Organized around geological themes, Stories in Stone covers Connecticut gemology, topography, weather, and more. De Boer introduces the history first and then offers an explanation for why it occurred. Who ever knew that Connecticut once had an active volcano or that plate activity made quarries occasionally turn up gold? His structure offers both fascinating anecdotes and some good educational value.

While it will probably never find a home in my library, Stories in Stone made for a good solid read.

Saturday, November 12, 2011

Next up.. Escaping Salem

So next on my reading list was... Escaping Salem: The Other Witch Hunt of 1692. I picked this one up out of curiosity when it kept turning up on my Connecticut history searches. Connecticut didn't have witch hunts, I thought. Turns out I was wrong.

In 1692, a seventeen year old girl in Stamford accused two neighbors of witchcraft. Escaping Salem follows her story from accusation to trial and beyond. The narrative is structured in snapshots: the initial events, the testing, the accusation, the trial, the acquittal and the aftermath. For anyone interested in witch trials, the story is fascinating.

As a genealogical history, it's less useful. You will learn a lot about the small community in Stamford involved in the trials. Author Richard Godbeer relies heavily upon transcripts and original narratives, meaning that you learn a lot about the story's players. However, the material could be summarized in one sentence: there was a witch trial in Stamford in 1692. Of course, that's not Godbeer's reason for writing.

Understand that, and you'll appreciate the time you spend reading.

Nothing like being behind the times...

Well, one lesson learned already. If you're going to blog about books, you need time to read. Oops...
Oh, well. I took a few extra days, but I have some books to share with you.

First up, the Images of America series. There seems to be one for every Connecticut town. I took a look at the one about Middletown. The book is a collection of images of Middletown across the last few centuries. For a native, this is a fun read. Images are organized by theme and span over two hundred years. If you're willing to sit for a while, you can begin to imagine what your neighborhood looked like in 1700. For a non-native, this is a frustrating book. There is no general narrative. Instead, the history is shared in the photo captions. While themes are useful in understanding the photos, the photos need to be organized chronologically as well. It's hard to jump from 1930 back to 1895. If I didn't know the area, I'd be lost. Long story short: it's a fun vanity piece if you live there, but not a great history textbook.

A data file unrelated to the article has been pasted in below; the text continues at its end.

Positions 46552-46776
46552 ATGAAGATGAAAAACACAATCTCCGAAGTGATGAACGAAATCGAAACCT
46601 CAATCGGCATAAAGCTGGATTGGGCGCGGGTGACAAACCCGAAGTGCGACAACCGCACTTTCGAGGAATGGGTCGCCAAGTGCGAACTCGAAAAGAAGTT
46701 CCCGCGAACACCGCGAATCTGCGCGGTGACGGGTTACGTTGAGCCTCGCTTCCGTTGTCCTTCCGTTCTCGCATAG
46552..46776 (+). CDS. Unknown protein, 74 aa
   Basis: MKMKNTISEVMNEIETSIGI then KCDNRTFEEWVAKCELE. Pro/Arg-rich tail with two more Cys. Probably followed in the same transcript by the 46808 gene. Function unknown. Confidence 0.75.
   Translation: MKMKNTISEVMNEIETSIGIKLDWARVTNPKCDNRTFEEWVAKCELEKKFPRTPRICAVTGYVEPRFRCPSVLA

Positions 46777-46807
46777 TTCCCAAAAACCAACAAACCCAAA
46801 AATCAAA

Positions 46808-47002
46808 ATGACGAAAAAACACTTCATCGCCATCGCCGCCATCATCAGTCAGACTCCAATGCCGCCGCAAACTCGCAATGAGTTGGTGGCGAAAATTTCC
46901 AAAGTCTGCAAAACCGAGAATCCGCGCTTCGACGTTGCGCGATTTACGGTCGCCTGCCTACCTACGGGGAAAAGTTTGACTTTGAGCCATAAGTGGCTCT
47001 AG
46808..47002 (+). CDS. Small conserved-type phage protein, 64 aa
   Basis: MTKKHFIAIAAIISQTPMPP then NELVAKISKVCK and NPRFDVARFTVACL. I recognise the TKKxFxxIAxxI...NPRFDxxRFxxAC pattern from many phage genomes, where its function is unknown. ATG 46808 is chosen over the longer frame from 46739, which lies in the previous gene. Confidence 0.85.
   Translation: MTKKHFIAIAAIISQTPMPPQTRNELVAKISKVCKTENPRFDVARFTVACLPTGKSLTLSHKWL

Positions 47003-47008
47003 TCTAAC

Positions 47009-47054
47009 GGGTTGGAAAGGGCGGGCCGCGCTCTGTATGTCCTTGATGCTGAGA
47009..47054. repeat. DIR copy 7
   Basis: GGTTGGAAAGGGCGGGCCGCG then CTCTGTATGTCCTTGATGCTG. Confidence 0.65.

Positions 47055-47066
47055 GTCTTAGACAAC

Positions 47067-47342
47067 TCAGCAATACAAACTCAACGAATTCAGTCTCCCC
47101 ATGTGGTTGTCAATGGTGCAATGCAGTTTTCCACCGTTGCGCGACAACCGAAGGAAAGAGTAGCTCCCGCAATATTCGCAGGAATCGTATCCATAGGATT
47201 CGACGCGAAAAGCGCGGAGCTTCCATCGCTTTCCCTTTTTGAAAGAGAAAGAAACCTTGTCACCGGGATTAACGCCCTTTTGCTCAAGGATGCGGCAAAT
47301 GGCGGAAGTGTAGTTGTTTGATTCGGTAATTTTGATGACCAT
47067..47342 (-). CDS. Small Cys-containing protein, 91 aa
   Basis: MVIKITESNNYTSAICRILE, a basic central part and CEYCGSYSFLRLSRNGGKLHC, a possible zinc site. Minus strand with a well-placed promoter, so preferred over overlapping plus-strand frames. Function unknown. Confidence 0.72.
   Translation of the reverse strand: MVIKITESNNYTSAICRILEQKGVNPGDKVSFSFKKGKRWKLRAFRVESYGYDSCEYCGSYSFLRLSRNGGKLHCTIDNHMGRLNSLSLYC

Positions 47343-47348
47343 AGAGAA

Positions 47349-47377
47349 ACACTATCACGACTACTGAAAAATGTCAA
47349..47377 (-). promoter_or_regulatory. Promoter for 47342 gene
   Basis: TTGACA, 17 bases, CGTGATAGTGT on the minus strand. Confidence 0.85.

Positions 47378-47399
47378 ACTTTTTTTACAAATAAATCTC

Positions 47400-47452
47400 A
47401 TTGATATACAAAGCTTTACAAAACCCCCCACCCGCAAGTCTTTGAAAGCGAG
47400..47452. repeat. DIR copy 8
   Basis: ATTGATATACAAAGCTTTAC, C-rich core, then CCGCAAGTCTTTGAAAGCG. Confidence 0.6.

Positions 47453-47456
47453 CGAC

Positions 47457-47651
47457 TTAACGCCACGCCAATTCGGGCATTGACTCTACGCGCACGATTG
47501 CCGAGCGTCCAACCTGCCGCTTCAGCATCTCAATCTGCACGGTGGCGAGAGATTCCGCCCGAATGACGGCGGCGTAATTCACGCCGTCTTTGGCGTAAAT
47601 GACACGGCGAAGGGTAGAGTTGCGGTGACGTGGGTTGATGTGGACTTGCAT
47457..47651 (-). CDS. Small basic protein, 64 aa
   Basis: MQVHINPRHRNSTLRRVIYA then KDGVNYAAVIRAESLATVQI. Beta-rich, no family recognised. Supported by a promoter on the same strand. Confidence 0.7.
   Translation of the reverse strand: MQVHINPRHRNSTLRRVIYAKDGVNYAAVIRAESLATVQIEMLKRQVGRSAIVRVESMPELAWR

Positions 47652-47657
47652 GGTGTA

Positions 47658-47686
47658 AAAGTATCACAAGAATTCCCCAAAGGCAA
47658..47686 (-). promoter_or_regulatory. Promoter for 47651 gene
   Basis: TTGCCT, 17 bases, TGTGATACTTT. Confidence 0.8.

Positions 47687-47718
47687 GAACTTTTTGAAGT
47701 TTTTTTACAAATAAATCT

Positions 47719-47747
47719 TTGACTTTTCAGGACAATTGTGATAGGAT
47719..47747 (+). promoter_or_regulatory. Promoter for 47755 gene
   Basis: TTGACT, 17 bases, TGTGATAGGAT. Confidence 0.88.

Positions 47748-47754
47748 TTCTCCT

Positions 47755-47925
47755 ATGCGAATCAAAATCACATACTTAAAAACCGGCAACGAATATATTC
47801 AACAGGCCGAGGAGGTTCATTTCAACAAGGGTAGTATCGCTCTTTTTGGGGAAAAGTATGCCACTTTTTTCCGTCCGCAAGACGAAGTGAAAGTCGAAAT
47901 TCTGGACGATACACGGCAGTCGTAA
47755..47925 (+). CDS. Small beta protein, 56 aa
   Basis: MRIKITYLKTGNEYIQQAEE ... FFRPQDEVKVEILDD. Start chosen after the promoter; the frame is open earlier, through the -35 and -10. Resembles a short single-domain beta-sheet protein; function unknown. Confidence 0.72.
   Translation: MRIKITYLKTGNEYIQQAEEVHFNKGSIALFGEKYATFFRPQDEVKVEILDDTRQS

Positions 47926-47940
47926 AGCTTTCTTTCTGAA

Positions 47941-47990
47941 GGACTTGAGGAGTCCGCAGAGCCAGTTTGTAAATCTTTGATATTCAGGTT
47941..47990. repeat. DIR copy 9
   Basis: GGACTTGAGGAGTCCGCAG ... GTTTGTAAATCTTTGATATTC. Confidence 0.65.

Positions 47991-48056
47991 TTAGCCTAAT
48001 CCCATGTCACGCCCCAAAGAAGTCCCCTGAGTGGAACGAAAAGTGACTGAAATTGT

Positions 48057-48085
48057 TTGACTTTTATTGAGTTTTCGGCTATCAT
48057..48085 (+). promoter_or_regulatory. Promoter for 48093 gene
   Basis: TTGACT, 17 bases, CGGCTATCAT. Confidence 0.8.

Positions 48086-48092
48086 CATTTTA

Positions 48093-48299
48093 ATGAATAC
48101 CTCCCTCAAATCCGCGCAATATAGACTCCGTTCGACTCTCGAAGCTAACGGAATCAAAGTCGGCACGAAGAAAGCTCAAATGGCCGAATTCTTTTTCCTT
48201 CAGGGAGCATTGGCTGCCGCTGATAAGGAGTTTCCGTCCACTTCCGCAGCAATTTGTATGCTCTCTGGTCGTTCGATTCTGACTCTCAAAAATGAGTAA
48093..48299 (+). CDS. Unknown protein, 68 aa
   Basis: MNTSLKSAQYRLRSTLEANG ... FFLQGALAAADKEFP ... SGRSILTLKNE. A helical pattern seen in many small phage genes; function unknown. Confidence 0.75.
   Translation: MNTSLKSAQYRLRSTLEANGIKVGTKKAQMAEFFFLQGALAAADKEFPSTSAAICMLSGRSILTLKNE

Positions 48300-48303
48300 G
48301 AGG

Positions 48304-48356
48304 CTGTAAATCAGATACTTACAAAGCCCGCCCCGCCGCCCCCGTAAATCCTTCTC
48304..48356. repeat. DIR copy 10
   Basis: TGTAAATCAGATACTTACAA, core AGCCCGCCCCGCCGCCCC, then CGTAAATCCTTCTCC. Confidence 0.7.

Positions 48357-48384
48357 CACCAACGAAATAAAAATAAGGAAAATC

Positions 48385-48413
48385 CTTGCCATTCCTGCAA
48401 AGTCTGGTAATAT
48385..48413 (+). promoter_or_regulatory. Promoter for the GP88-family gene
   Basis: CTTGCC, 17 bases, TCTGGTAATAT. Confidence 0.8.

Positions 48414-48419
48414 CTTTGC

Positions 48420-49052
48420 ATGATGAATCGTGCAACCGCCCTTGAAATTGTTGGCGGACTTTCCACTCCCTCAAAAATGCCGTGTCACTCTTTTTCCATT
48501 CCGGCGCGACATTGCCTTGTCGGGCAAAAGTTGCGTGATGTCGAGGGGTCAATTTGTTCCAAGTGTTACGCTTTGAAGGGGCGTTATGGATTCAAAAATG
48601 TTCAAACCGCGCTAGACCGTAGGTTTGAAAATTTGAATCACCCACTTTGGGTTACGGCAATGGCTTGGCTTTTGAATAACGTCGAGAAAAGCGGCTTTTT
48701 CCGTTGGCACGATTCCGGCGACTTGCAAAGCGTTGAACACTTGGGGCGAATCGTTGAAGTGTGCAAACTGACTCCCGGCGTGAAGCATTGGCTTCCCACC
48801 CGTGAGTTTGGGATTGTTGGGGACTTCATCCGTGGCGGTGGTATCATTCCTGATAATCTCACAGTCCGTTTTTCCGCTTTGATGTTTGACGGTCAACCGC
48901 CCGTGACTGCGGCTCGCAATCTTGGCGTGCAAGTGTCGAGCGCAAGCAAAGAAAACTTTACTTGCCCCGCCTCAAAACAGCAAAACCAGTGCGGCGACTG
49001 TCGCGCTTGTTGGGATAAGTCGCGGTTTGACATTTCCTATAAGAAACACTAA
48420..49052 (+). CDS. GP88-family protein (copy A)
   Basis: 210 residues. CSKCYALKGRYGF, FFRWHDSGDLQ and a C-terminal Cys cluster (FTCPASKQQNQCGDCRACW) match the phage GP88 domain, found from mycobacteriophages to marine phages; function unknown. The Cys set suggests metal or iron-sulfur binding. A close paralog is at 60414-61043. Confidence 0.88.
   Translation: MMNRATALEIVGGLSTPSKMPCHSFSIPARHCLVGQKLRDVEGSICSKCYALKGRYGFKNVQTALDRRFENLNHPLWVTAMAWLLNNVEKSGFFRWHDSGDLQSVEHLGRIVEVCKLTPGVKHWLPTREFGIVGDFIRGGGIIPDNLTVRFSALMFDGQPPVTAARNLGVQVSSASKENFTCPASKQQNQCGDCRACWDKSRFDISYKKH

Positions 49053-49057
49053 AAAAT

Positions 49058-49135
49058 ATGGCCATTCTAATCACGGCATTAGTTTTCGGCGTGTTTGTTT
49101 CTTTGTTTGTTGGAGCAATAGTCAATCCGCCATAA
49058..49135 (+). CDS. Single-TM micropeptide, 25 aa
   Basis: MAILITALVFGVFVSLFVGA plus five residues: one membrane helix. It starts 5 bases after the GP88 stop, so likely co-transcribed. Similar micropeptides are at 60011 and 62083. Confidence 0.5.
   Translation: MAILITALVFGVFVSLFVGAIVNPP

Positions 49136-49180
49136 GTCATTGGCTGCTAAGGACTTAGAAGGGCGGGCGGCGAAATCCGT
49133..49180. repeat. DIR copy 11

Wednesday, November 9, 2011

Connecticut Genealogy News

While not a book, Connecticut Genealogy News is a good place to start looking for information on Connecticut genealogy. A publication of the Connecticut Society of Genealogists, Connecticut Genealogy News contains articles written by local genealogists. Many of the articles are designed for genealogical beginners, such as recent features on census research. However, for those of us who are a little more advanced, Connecticut Genealogy News still has a lot to offer.

For advanced genealogists, features on Connecticut genealogy make a subscription worthwhile. Some have a historical focus: biographies of famous Connecticut residents or information on major events. Knowledge of this history helps all of us focus our searches. My favorite are the town history profiles. The most recent edition focused on East Haddam, CT. Writers include a general history of the town, records sites, and more. These are incredibly useful if you do research in that town. Thus far, I've found my subscription worthwhile.

Tuesday, November 8, 2011

Searching for a good Connecticut genealogy books

I've been on the hunt recently for a good Connecticut genealogy book and am discovering that they're hard to find! It seems like every Connecticut family has their own published genealogy. The problem is that if you aren't related to the family, the book isn't of much use. I'm hoping that a town or regional history might help me find what I need.

So,the journey begins. For the next few weeks, I'll be hunting down local histories and posting reviews as I go. Wish me luck!

Monday, November 7, 2011

I don't know which town to visit. Now what?

Connecticut's town record storage can pose a challenge if you don't know what town you need. You can spend a lot of time search and come up empty handed.

However, there are a few ways around it.
1) FamilySearch has an online index of Connecticut records. Dates are scattered, but it's a good way to start: https://familysearch.org/search/collection/show#uri=http://hr-search-api:8080/searchapi/search/collection/1674736.

2) For records since 1897, contact the state vital records office. They have a slow turn-around, but they do have an index to every record in the state. It may be worth the extra six weeks.

Enjoy searching!

Sunday, November 6, 2011

Town Profile: Niantic, CT

Another one of Connecticut's non-town towns, Niantic is actually part of East Lyme. Niantic was originally the town's farming and fishing center. By the late 19th century, it was also home to much of the town's industry: mining of granite and manufacturing. As a result, East Lyme's main institutions are in Niantic.